By Arnold ZableNon-fictionText Publishing

The Fighter: A True Story

Henry Nissen was a champion boxer, the boy from Amess Street in working-class Carlton who fought his way up to beat some of the world’s best in the 1970s. Now, he works on the Melbourne docks, loading and unloading, taking shifts as they come up. But his real work is on the streets. He’s in and out of police stations and courts giving character statements and providing support, working to give the disaffected another chance.

And all the while, in the background is the memory of another fighter, his mother – and her devastating decline into madness.

The Fighter is a moving and poetic portrait of a compassionate man, but also a window onto the unnoticed recesses of Melbourne.

Portrait of Arnold Zable

Arnold Zable

Arnold Zable is a highly acclaimed novelist, storyteller, educator and human rights advocate. His books include Jewels and AshesThe Fig TreeCafé ScheherazadeScraps of HeavenSea of Many ReturnsViolin Lessons and The FighterHe is the author of numerous stories, essays, columns and works for theatre. 

Formerly a lecturer in the Arts Faculty of the University of Melbourne, Zable has worked in the USA, Papua New Guinea, China and many parts of Europe and Asia. He is a patron of Sanctuary, an ambassador of the Asylum Seeker Resource Centre, and a former President of International PEN Melbourne. He has conducted writing workshops throughout Australia, and worked with refugees, the homeless, the profoundly deaf, bushfire survivors, problem gamblers and other groups, using writing as a means of self-understanding. He has a doctorate in creative arts and lives in Melbourne.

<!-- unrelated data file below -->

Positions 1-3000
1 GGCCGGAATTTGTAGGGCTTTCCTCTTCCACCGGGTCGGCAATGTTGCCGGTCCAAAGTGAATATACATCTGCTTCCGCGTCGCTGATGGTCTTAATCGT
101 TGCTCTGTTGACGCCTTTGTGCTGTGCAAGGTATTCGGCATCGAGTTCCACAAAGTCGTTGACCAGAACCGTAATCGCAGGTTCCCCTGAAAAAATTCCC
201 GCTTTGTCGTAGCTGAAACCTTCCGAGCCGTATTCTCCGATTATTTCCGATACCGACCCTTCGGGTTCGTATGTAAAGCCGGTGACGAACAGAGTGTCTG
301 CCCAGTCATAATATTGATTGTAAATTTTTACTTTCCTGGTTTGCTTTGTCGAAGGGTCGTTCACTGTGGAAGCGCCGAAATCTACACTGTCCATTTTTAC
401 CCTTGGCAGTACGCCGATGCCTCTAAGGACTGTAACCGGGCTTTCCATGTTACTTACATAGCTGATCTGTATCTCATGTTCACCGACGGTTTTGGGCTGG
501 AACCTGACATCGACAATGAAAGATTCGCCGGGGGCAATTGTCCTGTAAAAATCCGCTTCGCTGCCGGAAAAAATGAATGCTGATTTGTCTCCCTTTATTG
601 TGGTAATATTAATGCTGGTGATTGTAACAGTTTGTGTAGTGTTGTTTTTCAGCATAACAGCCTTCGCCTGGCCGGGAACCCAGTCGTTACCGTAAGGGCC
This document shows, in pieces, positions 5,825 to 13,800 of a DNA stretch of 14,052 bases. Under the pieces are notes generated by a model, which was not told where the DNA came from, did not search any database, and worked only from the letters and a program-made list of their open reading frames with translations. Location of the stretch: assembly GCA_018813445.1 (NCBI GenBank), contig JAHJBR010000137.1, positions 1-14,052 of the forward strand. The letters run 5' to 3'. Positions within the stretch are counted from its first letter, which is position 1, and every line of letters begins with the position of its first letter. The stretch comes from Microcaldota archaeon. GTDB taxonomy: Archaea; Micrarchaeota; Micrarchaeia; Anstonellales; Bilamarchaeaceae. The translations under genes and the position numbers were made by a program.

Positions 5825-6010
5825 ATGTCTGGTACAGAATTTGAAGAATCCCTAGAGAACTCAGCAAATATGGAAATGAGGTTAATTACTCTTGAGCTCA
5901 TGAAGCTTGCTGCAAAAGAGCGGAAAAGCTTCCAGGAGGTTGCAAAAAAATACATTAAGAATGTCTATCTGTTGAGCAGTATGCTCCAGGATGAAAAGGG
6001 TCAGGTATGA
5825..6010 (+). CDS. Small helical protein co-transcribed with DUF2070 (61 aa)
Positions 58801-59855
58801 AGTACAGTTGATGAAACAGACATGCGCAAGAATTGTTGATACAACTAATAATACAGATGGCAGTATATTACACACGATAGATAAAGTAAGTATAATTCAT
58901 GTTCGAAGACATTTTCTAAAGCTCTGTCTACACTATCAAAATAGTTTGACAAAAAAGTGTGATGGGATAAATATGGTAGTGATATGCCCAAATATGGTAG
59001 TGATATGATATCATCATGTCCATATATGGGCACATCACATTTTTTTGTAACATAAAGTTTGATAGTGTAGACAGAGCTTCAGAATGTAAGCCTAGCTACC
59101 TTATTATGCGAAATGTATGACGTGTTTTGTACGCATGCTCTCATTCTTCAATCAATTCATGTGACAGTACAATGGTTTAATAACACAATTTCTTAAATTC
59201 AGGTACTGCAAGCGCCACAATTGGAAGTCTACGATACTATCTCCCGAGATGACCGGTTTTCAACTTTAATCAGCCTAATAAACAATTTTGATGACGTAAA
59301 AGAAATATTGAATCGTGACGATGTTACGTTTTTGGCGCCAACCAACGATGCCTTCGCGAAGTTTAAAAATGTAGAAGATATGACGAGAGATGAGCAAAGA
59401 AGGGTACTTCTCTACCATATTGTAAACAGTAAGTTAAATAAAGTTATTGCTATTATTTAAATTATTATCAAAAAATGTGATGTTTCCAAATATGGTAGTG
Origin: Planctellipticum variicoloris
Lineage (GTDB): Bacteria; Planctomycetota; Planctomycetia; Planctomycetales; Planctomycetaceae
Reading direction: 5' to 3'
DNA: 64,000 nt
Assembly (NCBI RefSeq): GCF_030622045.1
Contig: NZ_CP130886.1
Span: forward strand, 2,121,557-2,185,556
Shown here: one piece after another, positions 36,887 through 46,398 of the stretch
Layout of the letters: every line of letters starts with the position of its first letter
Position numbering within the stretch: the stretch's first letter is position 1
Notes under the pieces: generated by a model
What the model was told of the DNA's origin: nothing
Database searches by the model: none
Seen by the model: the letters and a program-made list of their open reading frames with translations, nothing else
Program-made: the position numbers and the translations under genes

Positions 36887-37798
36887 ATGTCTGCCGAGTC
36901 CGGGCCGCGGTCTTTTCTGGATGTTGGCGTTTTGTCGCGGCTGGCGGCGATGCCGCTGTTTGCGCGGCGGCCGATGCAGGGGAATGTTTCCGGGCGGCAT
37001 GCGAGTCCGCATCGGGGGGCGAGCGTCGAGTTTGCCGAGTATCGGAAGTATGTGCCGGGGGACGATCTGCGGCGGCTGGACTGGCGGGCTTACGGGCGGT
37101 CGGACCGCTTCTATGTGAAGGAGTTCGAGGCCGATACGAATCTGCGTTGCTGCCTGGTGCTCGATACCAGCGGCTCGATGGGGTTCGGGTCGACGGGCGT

Judges’ report

This isn’t just the story of Henry Nissen, that Jewish-Australian boxer who fought his way out of obscurity. It is also the story of Henry Nissen the dockworker, and Henry Nissen the youth social worker. More than that, it’s the story of Sonia – Henry’s mother – the girl who started in Ukraine and fought her way to Australia. It’s also the story of Melbourne’s Carlton suburb in the ’60s and ’70s, with all the grim working-class pride that paved its streets. Arnold Zable tells all these stories with poetic lyricism, finding the emotional truth behind lives of hardship and redemption.


Henry’s shift has ended. The sun is rising; the river is a ribbon of gold. He makes his way to the Hyundai and opens the boot. He strips off his fluoro jacket and throws it in beside the kit. The sun reflects off city high-rises in sharp jabs as he drives from the dock. It lights the rims of the broken-down ferris wheel, a phantom presence over the port. 

He turns right into Footscray Road and left into the parking lot. He pulls up by the grass verge well clear of the trucks. The air is thick with dust and windswept exhaust. He heads to the Port Diner, ducking under the railing by the door. He orders a milkshake and joins me as we had arranged. 

Workers are hunched over hot breakfasts, and Henry is talking of the Reads’ backyard gym, and his well-worn route from the side-lane entrance, up the stone steps, past the scissor- sharpening workshop, out into the backyard. The walls of the garage are brick, lined with fibreboard and corrugated iron. Two timber gates back onto a lane. 

The ring occupies the entire space except for a toilet cubicle and shower, and a one-metre-wide strip around the edge, between the rope and wall – room enough for trainers issuing instructions, and for punching bags; and an improvised target made from a tyre supported by an iron pipe and a second tyre to steady its base.